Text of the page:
Divine eternity: God exists without beginning or end.  But is God temporal or timeless? We will come back to this question, as Craig himself revisits it at the very end of the book.  We see much about time and eternity, and the numerous tortured arguments from all sides, but little on (T/E’s) relation to God, per the book’s subtitle.  That shouldn’t detract from the fine scholarship, though.

Much of the book is a sustained analysis of Einstein and the various debates concerning relativity.  I’m going to skip those. The heart of Craig’s argument is setting forth two views of time

Tensed time (A).  This is the common-sense view of time (and the one Craig upholds).  We can speak of past, present, and future. However, if God is timeless, as he must be if we deny that time is eternal, then it’s hard to see how he can relate to time.

Tenseless time (B).  Time is an illusion, or at least speak of a past and a future is meaningless.  This fits well with some models of relativity. If time is actually space-time, and space is a 3-D coordinate, and if space isn’t tensed (and it isn’t), then time is tenseless.  While this is quite bizarre, and Craig offers a number of rebuttals, but its strength lies in its ability to comport with God’s eternity.

In conclusion, Craig argues that God is eternal before Creation but has a temporal dimension with respect to creation.  And that’s my problem with his conclusion. I think there is something to it, but he does very little to develop it (Craig, 217-235, and much of that discussion is a summary of his Kalam argument). He adds a fine discussion on God’s foreknowledge as an appendix.

Divine Timelessness

Simplicity:

  1. God is simple

Or

(1’) God is immutable.

(2) If God is simple or immutable, then he is not temporal.

(3) Therefore, God is not temporal.

(4) Therefore, God is timeless.

This argument, though, depends on certain Thomist formulations.  Craig doesn’t pursue this line of thought.

Relativity Theory

Newton

Absolute time: time without relation to anything external.

Absolute space: 

Relative time: time determined by clocks.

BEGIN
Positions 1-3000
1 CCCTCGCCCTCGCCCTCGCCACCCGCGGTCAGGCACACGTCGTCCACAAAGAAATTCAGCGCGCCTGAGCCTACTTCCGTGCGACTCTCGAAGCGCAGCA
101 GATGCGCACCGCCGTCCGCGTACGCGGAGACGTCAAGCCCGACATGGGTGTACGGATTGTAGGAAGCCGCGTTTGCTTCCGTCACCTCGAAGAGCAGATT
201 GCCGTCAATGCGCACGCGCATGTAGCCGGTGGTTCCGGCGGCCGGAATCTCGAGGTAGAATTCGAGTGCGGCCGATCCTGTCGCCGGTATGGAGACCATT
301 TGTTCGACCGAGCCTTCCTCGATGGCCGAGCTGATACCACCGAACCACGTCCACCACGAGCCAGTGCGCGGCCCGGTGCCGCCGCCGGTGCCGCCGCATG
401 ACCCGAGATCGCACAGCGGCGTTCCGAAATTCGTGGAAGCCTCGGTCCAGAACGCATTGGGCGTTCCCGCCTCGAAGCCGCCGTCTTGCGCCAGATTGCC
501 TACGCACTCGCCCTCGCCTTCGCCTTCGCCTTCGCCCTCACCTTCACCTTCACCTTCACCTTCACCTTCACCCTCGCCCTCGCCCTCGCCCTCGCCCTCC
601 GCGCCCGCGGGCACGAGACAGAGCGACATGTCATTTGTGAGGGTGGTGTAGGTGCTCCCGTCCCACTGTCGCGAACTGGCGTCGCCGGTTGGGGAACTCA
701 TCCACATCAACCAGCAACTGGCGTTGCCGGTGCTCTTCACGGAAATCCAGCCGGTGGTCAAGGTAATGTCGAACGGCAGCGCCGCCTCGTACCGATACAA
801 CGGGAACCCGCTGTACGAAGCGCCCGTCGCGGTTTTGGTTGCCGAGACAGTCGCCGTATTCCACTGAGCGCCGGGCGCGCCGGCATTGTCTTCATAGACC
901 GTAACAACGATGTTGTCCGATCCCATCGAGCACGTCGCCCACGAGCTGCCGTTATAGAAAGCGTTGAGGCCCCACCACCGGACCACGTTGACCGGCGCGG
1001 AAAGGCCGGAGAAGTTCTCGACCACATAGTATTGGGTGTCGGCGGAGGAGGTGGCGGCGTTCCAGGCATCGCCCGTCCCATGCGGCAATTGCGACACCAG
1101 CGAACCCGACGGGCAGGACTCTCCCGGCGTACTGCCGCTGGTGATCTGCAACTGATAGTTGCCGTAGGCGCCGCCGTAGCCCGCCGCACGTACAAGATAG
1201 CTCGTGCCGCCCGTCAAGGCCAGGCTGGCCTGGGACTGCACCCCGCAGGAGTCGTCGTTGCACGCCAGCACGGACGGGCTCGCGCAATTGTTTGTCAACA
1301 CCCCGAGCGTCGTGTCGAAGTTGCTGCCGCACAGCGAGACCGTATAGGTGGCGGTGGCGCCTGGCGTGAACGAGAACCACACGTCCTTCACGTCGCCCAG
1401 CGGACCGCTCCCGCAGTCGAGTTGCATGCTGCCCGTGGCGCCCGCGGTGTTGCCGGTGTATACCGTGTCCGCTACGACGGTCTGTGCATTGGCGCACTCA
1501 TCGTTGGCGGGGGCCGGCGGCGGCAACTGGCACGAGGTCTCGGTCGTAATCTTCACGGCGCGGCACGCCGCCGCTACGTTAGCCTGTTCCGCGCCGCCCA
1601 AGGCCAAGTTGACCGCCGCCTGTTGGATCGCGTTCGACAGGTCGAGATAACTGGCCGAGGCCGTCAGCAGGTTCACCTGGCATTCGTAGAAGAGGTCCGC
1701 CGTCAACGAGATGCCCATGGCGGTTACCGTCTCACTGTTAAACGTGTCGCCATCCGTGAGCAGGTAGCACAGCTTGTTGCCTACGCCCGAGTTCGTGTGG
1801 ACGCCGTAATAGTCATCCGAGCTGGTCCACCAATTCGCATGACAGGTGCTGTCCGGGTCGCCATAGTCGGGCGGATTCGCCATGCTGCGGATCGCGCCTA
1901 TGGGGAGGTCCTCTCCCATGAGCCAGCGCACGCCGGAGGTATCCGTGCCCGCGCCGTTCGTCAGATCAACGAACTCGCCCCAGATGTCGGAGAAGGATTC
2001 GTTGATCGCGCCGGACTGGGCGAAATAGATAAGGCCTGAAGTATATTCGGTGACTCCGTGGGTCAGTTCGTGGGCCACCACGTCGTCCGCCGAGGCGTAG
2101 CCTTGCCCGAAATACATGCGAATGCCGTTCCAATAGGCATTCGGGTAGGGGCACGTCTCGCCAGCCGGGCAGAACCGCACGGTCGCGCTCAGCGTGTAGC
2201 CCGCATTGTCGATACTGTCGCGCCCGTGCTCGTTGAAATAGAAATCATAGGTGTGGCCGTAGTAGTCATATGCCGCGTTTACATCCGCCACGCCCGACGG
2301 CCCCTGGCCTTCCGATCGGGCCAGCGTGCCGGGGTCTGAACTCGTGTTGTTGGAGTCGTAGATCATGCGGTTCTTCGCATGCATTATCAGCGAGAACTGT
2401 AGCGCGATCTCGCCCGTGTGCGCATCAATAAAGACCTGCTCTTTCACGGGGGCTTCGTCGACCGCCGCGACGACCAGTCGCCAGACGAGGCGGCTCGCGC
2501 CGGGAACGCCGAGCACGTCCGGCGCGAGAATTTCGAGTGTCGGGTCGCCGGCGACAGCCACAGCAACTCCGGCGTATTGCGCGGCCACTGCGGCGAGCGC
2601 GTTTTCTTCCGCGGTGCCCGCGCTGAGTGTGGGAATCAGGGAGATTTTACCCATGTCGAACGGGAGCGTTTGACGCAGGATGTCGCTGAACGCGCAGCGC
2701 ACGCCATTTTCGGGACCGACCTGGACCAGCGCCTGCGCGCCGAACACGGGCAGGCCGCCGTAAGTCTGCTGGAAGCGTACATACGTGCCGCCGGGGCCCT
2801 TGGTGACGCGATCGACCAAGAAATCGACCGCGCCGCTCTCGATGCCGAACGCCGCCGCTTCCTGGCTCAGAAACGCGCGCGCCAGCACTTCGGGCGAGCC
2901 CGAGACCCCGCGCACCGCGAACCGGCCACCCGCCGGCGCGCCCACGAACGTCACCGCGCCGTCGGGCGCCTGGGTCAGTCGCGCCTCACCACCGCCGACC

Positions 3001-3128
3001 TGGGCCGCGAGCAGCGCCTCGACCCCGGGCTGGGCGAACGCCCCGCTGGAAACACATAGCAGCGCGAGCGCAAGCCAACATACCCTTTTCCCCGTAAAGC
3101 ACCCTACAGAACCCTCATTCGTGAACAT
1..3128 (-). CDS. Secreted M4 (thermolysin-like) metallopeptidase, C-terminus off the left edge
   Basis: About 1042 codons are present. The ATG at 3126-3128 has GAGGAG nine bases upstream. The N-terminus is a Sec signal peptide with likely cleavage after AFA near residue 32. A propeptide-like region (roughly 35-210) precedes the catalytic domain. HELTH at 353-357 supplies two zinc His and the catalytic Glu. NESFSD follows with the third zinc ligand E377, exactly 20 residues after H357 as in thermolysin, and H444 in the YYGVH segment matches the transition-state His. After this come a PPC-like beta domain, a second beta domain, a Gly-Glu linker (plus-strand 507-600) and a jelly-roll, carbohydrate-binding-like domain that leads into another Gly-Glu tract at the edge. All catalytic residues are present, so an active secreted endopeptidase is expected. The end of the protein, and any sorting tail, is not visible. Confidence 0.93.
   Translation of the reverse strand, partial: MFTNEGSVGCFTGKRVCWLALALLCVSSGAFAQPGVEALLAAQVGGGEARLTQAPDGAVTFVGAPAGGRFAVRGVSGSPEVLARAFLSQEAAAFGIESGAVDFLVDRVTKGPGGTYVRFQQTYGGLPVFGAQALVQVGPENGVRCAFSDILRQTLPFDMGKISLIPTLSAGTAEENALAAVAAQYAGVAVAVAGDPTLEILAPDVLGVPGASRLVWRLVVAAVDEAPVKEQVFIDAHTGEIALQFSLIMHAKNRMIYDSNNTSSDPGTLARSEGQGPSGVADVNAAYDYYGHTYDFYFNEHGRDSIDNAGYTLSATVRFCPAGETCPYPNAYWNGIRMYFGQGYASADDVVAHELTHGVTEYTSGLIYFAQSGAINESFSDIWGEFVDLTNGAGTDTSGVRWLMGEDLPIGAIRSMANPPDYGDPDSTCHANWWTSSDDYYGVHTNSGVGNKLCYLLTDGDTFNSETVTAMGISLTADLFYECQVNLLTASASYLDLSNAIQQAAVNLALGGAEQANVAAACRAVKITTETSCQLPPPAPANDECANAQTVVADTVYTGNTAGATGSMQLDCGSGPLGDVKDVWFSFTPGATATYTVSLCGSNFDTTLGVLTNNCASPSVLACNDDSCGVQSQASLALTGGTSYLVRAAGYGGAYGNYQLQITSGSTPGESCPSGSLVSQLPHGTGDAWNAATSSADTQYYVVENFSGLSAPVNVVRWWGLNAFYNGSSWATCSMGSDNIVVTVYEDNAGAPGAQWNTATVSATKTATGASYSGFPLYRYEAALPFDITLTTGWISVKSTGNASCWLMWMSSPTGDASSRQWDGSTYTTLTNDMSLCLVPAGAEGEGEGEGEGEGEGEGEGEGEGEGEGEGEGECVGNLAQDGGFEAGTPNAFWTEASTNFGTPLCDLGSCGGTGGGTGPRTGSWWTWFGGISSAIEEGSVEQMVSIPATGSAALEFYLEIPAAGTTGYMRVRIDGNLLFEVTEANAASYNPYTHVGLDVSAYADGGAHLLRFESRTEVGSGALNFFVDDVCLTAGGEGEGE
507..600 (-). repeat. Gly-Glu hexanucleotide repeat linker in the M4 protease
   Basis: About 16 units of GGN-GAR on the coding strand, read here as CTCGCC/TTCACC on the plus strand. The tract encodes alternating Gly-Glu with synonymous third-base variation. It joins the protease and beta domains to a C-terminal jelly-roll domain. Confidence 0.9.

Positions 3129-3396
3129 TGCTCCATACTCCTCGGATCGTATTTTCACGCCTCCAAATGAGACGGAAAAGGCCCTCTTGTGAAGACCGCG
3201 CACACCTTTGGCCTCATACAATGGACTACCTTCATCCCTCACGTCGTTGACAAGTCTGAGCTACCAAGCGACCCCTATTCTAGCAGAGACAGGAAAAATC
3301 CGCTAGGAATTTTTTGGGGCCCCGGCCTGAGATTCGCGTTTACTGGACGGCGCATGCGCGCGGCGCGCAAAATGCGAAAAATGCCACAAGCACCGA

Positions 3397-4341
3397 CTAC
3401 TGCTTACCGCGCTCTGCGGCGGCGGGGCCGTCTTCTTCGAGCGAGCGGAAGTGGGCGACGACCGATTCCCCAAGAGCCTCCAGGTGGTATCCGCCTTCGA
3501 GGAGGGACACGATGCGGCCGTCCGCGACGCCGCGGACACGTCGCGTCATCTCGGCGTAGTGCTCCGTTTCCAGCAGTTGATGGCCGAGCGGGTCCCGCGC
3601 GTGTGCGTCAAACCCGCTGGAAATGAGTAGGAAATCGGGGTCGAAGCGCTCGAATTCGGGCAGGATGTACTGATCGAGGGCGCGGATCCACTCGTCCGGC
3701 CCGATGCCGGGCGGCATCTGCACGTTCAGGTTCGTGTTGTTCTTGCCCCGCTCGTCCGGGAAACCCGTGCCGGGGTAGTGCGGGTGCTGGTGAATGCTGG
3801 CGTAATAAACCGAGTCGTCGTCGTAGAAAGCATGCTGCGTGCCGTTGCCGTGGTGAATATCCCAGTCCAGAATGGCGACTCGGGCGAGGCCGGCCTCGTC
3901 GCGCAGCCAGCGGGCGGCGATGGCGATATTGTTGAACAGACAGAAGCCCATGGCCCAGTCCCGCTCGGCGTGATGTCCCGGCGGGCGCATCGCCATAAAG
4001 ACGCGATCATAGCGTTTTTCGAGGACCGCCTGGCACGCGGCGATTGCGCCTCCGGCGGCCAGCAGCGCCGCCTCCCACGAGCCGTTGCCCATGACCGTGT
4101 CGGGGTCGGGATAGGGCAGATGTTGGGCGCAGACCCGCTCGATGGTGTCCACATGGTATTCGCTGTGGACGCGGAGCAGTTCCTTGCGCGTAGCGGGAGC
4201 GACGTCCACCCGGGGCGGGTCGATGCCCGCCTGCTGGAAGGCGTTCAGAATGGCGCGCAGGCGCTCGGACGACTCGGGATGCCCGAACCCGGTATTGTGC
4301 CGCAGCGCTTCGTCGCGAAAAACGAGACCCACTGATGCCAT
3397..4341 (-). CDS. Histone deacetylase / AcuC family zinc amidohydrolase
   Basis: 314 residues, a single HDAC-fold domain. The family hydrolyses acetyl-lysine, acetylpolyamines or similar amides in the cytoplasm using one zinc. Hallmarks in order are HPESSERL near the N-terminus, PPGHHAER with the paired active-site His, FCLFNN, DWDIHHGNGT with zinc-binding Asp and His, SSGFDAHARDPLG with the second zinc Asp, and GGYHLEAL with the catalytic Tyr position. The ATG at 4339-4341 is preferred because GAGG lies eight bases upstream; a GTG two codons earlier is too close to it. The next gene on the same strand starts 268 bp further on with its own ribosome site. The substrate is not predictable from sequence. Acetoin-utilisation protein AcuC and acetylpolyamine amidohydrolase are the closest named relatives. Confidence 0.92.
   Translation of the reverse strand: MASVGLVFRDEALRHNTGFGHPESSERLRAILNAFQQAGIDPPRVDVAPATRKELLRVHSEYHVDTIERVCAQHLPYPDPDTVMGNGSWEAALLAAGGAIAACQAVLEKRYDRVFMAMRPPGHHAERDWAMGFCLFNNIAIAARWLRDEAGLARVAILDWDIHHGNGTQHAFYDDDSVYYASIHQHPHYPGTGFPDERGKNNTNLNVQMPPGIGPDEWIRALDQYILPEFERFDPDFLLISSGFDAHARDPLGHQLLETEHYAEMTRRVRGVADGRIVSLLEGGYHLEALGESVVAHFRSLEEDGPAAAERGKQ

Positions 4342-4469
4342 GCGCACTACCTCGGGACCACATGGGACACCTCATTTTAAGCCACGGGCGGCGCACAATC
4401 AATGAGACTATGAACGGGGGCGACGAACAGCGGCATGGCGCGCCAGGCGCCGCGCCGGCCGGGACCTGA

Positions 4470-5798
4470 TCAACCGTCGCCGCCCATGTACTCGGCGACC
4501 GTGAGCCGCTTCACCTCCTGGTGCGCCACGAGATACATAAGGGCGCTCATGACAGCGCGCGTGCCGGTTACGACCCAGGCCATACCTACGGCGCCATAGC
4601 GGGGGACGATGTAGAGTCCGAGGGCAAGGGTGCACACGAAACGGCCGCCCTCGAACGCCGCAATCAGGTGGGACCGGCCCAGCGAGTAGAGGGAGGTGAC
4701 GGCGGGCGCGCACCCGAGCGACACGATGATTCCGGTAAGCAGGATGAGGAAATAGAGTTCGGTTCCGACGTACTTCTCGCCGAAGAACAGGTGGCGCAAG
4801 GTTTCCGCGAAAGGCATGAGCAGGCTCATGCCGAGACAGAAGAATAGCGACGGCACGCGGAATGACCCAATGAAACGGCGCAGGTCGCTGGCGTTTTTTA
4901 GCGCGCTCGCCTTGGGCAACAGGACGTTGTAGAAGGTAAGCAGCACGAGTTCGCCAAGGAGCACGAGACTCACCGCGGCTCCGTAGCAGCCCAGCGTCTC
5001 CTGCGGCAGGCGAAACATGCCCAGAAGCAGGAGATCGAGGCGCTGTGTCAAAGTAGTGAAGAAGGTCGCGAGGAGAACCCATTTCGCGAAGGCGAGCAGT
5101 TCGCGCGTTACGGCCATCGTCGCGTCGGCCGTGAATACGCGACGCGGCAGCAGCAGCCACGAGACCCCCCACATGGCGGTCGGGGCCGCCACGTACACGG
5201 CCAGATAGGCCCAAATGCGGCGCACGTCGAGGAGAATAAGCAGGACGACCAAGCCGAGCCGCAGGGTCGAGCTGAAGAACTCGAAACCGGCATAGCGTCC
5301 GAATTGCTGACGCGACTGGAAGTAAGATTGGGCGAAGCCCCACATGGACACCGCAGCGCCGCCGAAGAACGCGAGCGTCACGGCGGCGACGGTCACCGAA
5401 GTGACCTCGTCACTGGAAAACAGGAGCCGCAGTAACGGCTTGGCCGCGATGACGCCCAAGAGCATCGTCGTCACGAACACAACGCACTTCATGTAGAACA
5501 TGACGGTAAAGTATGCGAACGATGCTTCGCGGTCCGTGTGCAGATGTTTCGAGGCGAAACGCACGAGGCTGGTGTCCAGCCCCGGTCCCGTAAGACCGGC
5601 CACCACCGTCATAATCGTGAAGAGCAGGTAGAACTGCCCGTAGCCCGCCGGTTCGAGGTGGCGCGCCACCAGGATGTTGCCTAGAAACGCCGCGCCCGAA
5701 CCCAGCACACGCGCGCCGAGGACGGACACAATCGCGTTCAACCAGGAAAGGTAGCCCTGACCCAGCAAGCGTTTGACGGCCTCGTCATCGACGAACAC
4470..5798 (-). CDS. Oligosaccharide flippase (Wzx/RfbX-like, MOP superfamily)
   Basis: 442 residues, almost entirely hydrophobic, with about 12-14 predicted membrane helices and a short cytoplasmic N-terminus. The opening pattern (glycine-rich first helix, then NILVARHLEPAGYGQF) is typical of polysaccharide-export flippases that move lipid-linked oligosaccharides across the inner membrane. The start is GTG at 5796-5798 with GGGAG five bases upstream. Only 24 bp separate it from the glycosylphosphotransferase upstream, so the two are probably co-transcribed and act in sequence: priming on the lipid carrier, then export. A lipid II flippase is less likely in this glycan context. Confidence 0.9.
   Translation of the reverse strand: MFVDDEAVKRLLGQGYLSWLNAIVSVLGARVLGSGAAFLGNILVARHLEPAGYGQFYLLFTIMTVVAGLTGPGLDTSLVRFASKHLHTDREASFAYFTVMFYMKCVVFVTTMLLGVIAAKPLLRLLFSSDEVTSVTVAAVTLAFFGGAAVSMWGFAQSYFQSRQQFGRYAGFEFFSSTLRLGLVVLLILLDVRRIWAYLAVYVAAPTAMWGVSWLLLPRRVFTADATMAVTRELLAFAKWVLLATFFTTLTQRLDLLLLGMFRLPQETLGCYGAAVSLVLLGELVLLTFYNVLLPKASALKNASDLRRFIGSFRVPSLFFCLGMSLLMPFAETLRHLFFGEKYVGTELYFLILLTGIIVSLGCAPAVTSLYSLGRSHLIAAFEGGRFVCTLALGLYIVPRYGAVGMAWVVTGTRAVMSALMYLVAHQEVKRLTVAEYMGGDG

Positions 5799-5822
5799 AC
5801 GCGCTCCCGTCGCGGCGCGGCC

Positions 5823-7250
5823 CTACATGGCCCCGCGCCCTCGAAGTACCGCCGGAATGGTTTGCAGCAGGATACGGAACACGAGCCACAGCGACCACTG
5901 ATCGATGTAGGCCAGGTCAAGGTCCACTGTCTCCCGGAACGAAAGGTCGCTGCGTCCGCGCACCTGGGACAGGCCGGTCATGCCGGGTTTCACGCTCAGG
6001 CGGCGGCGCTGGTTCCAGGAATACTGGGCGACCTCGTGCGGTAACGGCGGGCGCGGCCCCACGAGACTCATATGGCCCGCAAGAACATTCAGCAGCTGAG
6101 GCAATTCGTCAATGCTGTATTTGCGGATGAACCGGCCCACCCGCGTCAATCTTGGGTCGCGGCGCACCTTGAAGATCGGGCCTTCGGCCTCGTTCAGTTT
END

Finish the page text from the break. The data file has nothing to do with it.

19th century experiments on speed of light.

Light’s measured velocity is the same in all inertial frames.

Einstein

Simultaneity becomes relative.  There is no absolute space.

What does this mean for God, Time, and Eternity?  If God is in time, then whose time is he in, for time is relative to the observer? The argument becomes thus:

  1. STR is correct in its description of time.
  2. If STR is correct in its description of time, then if God is temporal, He exists in either the time associated within a single inertial frame or the times associated with a plurality of inertial frames.
  3. Therefore, if God is temporal,He exists in either the time associated within a  single inertial frame or the times associated with a plurality of inertial frames.
  4. God does not exist in either the time associated witha  single inertial frame or the times associated with a plurality of inertial frames.
  5. Therefore, God is not temporal.

Craig is going to challenge (1).  Einstein’s relativity already presupposed that there couldn’t be Absolute Space.  But this was because Einstein held to verificationism, which has since been debunked.

Is There a God? (Richard Swinburne)

Image result for is there a god swinburne

Richard Swinburne doesn’t so much argue for the existence of God.  Rather, he posits God as the only viable cause for the universe. The intellectual rigor in this book is top-notch.  (There is a reason the New Atheists do not go after Swinburne). I will disagree with some of his conclusions at the end, but this is a useful text that is worth your time.

God

Swinburne outlines the doctrine of God in its classical terms, though he will balk on issues like eternalism and foreknowledge.  If we say that God is a person/personal being/One God in Three Persons, then we need to have some idea of what a person is. A person is “an individual with basic powers (to act intentionally), purposes, and beliefs” (Swinburne 4).  

Swinburne begins well by noting that God is an omnipotent, omniscient, and free person (6).  Further, God can’t do the impossible. So far so good. Unfortunately, Swinburne says it is impossible to know what a free creature will do tomorrow (7).  Omniscience for Swinburne simply means that God knows everything which is logically possible to know. We’ll come back to this claim.

He also rejects divine eternalism.  God, for Swinburne, is everlasting but not timeless. He does not simultaneously cause the events of 587 B.C. and 1995 A.D., since that would interfere with the future free actions of his creatures.  Rather, God exists in each moment of time. There is an obvious problem: Is God limited by time? Does God exist outside of time in any way?